UKH

North Pennines Bridge Rebuilt

A project to restore an ancient pack horse bridge in the North Pennines has won an award for the sensitive way it was carried out. Formerly facing collapse, the bridge is now once again open to walkers and cyclists.

Ricker Gill Bridge, 194 kb
Ricker Gill Bridge
© Paul Arckless

The centuries-old bridge which spans the Ricker Gill Burn near Hartside pass in Cumbria was once used by drovers and packhorses transporting goods the length and breadth of England. But after hundreds of years exposed to the elements at an elevation of around 400 metres, it wasn't in great shape.

Grants from the Heritage Lottery Fund and Cumbria County Council made its repair possible, a project completed under the North Pennines Area of Outstanding Natural Beauty (AONB) Partership's Living North Pennines programme. More than 75 per cent of the stone used to re-create the structure was reclaimed piece by piece from the river where it had fallen. It was rebuilt in its original form using traditional methods. The reconstruction work was completed 2011 and the bridge has been back in full use since the autumn.

'The bridge crosses a deep ravine and is located in open moorland, almost a mile from the nearest road' said a spokesperson for the engineers contracted to carry out the restoration. 'From a civil engineering point of view, the bridge's isolation, the localised environment and the vastly fluctuating water levels - due to the large but relatively shallow catchment area - made the contract extremely interesting. It was also these elements that gave the project its uniqeness and charm.'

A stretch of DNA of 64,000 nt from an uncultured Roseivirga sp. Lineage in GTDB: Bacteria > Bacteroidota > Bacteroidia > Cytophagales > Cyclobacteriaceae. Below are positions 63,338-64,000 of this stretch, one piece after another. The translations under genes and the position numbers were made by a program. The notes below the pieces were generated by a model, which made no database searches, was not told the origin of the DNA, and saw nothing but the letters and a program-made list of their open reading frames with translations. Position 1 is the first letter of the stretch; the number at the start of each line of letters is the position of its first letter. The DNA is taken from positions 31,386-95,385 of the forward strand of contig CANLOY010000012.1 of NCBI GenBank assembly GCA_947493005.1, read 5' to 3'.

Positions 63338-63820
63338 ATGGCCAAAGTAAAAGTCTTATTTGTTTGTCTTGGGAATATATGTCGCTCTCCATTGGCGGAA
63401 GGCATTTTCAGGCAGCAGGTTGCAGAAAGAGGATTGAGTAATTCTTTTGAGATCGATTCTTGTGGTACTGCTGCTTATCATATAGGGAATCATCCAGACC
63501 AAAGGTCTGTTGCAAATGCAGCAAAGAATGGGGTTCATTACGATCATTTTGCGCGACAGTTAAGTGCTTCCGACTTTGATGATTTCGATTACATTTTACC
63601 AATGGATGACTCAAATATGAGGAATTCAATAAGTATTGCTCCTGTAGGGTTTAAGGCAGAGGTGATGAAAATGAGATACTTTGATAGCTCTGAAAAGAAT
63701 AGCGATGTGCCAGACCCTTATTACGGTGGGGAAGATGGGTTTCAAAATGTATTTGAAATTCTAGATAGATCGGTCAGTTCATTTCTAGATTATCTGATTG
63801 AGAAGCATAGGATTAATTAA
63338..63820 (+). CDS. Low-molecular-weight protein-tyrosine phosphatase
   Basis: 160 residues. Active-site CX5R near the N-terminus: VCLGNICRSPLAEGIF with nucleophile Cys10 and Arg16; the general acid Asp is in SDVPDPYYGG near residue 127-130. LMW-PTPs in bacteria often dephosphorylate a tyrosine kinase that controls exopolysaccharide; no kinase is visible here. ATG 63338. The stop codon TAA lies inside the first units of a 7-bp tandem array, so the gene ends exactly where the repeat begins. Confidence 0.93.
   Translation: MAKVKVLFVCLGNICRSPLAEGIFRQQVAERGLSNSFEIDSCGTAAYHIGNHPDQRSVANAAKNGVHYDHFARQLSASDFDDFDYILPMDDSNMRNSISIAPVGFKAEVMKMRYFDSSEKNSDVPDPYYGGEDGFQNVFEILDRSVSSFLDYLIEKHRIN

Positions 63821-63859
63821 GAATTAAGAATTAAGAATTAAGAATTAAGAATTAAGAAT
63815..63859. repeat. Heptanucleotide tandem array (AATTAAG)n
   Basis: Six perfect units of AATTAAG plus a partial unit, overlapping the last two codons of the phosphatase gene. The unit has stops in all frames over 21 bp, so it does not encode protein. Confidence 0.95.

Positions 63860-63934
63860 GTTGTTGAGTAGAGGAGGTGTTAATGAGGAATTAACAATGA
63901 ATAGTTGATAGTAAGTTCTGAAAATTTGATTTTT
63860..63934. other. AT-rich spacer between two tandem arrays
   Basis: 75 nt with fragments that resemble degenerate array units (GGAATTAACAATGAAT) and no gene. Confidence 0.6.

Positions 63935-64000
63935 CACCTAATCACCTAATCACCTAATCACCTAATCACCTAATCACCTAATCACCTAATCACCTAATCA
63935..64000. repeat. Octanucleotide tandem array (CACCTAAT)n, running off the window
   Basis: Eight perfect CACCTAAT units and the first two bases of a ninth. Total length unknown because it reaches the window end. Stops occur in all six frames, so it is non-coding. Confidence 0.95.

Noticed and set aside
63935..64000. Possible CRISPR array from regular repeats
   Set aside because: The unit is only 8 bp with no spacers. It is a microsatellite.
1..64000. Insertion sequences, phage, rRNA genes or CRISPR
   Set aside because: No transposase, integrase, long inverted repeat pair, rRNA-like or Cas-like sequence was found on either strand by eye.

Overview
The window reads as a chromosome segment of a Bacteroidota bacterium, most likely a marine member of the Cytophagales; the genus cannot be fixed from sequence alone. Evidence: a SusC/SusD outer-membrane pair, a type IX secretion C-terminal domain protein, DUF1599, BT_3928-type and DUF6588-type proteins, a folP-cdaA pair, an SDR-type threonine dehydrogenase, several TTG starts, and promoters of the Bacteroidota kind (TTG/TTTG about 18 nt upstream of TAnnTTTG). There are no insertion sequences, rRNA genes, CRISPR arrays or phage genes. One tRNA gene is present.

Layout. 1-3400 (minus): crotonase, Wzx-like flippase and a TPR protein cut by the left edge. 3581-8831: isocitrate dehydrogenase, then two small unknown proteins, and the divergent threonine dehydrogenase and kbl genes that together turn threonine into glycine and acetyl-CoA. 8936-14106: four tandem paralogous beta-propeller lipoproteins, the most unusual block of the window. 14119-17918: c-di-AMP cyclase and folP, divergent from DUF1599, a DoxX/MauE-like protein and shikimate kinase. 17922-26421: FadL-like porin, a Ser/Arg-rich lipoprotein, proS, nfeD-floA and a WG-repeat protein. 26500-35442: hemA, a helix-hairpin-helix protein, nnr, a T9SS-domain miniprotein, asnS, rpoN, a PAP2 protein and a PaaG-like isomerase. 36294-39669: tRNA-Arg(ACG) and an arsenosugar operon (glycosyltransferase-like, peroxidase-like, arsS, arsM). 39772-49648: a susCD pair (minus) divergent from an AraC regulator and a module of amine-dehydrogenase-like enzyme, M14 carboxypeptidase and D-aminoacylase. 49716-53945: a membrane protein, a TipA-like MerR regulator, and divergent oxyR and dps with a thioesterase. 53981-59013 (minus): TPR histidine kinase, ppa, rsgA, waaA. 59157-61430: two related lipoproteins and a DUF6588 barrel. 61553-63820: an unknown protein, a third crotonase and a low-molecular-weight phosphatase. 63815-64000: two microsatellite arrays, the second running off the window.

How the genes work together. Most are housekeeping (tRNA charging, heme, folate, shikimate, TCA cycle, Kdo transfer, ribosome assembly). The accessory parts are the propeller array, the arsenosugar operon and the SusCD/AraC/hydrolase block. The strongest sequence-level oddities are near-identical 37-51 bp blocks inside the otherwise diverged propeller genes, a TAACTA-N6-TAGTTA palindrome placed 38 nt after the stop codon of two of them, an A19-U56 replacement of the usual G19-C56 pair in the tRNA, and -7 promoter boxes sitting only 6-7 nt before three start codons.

The restoration was commended at a ceremony earlier this month by the judges of the annual Institution of Civil Engineers' Historic Bridge and Infrastucture Awards (who knew?) for the skill and care that were applied to the design and construction of the scheme.

Ricker Gill Bridge is on one of five cycling and horseriding routes that the AONB has developed as part of its Living North Pennines Packhorse Trails project. It will also be used by walkers heading for Hartside pass, and the 10,000 or so people who complete the Coast to Coast (C2C) long distance cycle route each year.



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